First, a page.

How do I use ngrok on the BB-400?


This FAQ will discuss ngrok and how you can use it on the BB-400.

Using ngrok in a factory

What is ngrok?

ngrok is a useful tool to add a locally running web interface/API onto the internet, securely. This is possible using the port number of the web interface/API.
Please refer to the ngrok documentation for further information:

Benefits of ngrok

  • Allows any IP address or port number
  • A free account is available
  • The setup process is quick and simple
  • Requests can be replayed via a button on the UI (PRO Account)

Setting up ngrok on your BB-400

The next section will explain how to set up ngrok on your BB-400 and configure it for use.

1. Sign up for a ngrok account

The first step is to sign up for a free ngrok account at the following link:

Create an ngrok account

2. Download ngrok

Next, ngrok needs to be downloaded ( so that you can install and set it up on your preferred operating system. This FAQ will be using the Linux(ARM) setup to install ngrok onto the BB-400.

First, log in to your BB-400 either from the terminal in the UI or alternatively, you can use PuTTY or a different terminal emulator:

Connected to BB-400 Cockpit

After opening the terminal in your device’s web interface, you will be in the /home/bb directory of your BB-400. If you would like to download the ngrok file into a different location please change your directory.

On the ngrok download page, right-click on Linux(ARM) and copy the link for download:

Download ngrok

A “wget” command can be used to download the Linux(ARM) file from the ngrok website directly onto your BB-400.

As you can see from the image above, the link currently is “” but this may change in the future. Replace the /LINUX/ARM/LINK.tgz part of the command below with the Linux(ARM) file download link that you have copied:

$ wget /LINUX/ARM/LINK.tgz

For our example the command would be:

$ wget

NB: The link above may be subject to change. Double-check the link available here.

3. Unzip the ngrok folder

In your terminal type in the command shown below to unzip the ngrok folder:

$ tar xf ngrok-stable-linux-arm.tgz

4. Connect your ngrok account

Now enter the command shown below to add your unique authentication key:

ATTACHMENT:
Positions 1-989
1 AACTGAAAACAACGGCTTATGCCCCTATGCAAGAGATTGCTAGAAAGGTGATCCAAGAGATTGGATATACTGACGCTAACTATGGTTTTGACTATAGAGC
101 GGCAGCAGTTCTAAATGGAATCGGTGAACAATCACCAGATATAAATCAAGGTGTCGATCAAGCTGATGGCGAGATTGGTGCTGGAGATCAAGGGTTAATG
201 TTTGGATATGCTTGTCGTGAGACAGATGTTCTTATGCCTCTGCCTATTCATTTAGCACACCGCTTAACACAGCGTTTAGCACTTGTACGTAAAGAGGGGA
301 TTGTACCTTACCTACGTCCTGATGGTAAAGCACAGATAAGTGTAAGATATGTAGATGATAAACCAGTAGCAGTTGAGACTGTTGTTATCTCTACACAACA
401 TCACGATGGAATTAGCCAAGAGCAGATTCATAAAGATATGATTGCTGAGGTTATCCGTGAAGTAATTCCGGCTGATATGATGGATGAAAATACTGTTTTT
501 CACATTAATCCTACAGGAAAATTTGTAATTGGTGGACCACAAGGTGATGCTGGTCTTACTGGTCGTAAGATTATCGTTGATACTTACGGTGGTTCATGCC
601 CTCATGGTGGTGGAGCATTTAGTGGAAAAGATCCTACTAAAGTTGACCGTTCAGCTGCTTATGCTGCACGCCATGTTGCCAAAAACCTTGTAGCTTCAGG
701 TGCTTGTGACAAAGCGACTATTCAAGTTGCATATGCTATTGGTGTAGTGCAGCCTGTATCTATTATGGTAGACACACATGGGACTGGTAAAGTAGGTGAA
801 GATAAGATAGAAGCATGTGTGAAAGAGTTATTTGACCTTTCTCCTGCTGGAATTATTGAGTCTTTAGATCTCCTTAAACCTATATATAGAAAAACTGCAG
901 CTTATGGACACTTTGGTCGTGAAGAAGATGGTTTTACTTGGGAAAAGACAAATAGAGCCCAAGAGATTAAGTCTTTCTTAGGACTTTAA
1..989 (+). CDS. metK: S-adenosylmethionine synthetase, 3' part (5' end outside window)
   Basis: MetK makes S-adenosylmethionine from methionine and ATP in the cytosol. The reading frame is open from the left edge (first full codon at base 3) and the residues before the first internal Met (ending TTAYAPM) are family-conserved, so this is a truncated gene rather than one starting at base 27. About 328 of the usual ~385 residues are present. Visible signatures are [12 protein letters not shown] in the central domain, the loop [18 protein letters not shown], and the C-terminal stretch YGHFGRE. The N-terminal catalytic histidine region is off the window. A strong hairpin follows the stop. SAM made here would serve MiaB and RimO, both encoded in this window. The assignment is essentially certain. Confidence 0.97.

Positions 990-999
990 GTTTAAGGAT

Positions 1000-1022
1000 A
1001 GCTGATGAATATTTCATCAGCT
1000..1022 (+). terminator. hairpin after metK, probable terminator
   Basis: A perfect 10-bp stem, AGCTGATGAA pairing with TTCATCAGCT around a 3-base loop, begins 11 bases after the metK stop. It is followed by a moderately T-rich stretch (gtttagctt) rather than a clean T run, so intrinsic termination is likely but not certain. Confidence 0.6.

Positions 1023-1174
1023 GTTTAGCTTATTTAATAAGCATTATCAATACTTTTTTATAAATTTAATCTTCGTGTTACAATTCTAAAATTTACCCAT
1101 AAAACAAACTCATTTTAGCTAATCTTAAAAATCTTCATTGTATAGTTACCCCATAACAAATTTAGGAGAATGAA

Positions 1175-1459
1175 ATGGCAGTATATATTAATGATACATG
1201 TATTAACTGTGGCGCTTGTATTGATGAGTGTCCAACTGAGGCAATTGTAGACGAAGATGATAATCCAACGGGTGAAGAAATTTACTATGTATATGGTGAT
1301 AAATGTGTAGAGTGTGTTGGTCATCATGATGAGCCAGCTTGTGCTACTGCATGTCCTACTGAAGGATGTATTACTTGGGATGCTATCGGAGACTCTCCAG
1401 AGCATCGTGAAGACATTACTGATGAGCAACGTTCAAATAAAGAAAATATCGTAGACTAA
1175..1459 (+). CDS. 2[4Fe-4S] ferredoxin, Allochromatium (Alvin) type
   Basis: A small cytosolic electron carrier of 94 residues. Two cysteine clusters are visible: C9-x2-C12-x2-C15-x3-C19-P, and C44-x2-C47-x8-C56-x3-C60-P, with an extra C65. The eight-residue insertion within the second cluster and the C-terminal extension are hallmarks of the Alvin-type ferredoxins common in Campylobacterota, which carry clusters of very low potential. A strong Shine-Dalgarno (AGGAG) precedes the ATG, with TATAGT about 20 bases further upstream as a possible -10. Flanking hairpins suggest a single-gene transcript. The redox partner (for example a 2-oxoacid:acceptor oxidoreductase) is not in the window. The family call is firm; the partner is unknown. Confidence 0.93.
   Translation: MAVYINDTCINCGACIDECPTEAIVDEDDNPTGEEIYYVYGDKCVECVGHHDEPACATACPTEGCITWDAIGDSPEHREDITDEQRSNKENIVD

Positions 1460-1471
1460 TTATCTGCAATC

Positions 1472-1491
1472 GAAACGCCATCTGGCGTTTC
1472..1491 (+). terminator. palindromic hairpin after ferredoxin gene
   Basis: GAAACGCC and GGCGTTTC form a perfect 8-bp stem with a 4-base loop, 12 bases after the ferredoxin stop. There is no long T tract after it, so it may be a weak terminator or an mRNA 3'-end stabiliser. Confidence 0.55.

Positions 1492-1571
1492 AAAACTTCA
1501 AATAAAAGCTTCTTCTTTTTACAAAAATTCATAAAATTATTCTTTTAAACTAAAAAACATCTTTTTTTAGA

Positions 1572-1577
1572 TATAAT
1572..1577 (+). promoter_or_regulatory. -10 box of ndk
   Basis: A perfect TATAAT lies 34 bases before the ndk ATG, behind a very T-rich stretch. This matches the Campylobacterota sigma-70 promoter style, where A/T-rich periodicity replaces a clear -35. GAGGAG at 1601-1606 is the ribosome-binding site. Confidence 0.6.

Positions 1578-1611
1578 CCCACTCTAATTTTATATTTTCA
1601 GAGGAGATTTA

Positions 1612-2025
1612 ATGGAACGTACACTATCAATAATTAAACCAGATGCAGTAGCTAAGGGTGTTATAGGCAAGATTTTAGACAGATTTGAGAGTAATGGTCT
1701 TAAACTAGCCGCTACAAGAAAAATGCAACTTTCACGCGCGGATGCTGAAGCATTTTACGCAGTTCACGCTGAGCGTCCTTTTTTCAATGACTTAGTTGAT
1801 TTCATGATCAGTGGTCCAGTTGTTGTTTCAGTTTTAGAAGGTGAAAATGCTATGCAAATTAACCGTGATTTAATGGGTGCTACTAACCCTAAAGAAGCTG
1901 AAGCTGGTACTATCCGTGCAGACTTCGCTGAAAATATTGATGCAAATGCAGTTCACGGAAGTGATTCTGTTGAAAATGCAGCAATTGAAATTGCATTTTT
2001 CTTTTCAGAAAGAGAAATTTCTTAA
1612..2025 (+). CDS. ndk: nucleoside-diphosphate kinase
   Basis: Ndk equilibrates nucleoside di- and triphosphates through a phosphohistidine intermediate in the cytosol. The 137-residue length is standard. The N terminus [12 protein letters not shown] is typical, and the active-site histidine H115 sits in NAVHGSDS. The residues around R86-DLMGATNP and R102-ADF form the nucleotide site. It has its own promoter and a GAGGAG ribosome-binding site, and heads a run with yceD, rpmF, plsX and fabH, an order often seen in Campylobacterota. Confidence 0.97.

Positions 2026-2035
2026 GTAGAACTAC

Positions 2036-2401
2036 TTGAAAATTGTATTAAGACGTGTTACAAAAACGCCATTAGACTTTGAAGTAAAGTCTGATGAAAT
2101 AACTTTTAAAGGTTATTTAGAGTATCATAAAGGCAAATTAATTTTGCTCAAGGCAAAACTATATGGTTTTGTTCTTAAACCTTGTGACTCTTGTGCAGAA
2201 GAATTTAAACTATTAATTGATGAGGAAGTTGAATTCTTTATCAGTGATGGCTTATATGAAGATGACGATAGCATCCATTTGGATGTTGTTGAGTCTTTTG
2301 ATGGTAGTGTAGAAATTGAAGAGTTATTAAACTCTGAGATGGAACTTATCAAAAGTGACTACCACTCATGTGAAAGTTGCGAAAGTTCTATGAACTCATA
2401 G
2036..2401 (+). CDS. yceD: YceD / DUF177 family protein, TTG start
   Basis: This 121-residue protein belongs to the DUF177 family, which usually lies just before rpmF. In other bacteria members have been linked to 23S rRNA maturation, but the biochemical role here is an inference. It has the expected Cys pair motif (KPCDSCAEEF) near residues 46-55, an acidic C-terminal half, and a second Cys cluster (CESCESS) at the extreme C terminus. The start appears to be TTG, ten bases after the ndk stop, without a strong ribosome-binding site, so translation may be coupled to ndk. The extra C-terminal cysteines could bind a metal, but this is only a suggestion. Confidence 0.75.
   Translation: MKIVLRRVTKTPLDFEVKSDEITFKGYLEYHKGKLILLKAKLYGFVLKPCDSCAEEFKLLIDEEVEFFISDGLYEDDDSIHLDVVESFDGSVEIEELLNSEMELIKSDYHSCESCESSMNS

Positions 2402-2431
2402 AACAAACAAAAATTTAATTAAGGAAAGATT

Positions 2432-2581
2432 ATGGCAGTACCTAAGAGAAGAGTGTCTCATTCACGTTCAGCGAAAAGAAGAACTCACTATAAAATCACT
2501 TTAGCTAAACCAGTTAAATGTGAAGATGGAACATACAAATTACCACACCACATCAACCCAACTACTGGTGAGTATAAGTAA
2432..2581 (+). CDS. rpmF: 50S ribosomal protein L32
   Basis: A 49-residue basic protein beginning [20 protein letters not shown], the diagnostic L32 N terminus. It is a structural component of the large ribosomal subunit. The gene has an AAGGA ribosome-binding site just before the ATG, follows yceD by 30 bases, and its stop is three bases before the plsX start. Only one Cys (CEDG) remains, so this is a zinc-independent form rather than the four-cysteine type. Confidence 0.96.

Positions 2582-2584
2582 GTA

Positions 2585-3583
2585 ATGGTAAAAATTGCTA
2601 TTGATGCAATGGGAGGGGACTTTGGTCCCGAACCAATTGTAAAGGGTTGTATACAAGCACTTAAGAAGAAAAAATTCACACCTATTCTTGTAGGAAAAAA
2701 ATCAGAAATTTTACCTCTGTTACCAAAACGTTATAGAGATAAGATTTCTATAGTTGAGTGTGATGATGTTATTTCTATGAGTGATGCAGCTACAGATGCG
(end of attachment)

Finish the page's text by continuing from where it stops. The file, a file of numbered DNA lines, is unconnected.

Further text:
ngrok Authtoken

You’ll receive confirmation that the command has been successful:

Installation successful message

5. Setup complete!

You have successfully set up ngrok on your BB-400 and now you are ready to configure a webpage to forward through.

Using ngrok on your BB-400

The next section of the FAQ will show a few examples of how you can use ngrok on your BB-400. A step-by-step guide for each scenario will be provided.

1. Forwarding Cockpit through ngrok

The port number for Cockpit is 9090.
In the terminal, type:

$ ./ngrok http 9090

You will see a terminal UI with an HTTP forwarding URL and further information about the connection made:

Forwarding session

Copy and paste this URL into a browser and you now have access to your device’s cockpit:

Forwarded Cockpit

You must close the ngrok connection successfully before closing the terminal connection.
To do this, within your terminal, type: ctrl+c and the server will close the connection to Cockpit.
If you do not close the ngrok connection before closing the terminal and you try to use ngrok again you will get an error saying the connection is still open and you will have to reboot your BB-400:

Cockpit disconnected

2. Forwarding a webpage of a device that the BB-400 is connected

By using a BB-400 and ngrok, webpages of other devices such as a PLC or a Brainboxes’ ED device can be forwarded to the internet securely. The PLC or ED device can be connected to either the LAN, Uplink or Wi-Fi port. As long as the device is reachable from the BB-400 it can be forwarded securely through ngrok.

Flow diagram

In this example, I will be using an ED-588 to demonstrate forwarding a webpage, but any ED device can be used.

Connect the ED device to the BB-400’s LAN port, this means that the device will not be assigned an IP address by DHCP. Instead, the device will default to an IP address of after 30 seconds. This is on the same subnet as the BB-400’s LAN port.

To access the webpage of the ED, when on the same subnet, simply type the device’s IP address into a search engine. However, when accessing the device from a PC which is on the ‘x.x.0.x’ subnet, a connection would not be possible.

With ngrok, it is possible to access the ED device’s UI, using the device’s IP address and port number (which in this case is 80). For the ED-588 type in the following command into a terminal:

$ ./ngrok http

You will see a terminal UI with an HTTP forwarding URL and further information about the connection made:

Session connections

Copy and paste the URL into a browser and you now have access to the ED-588’s UI page:

ED-588 device page

To close the connection type in ctrl+c in the terminal where ngrok is running.
The browser will show a message to confirm that the connection has been closed:

ngrok not found

This FAQ has provided a step-by-step guide on how to download and set up ngrok on your BB-400. It has also demonstrated some examples of using ngrok on your BB-400.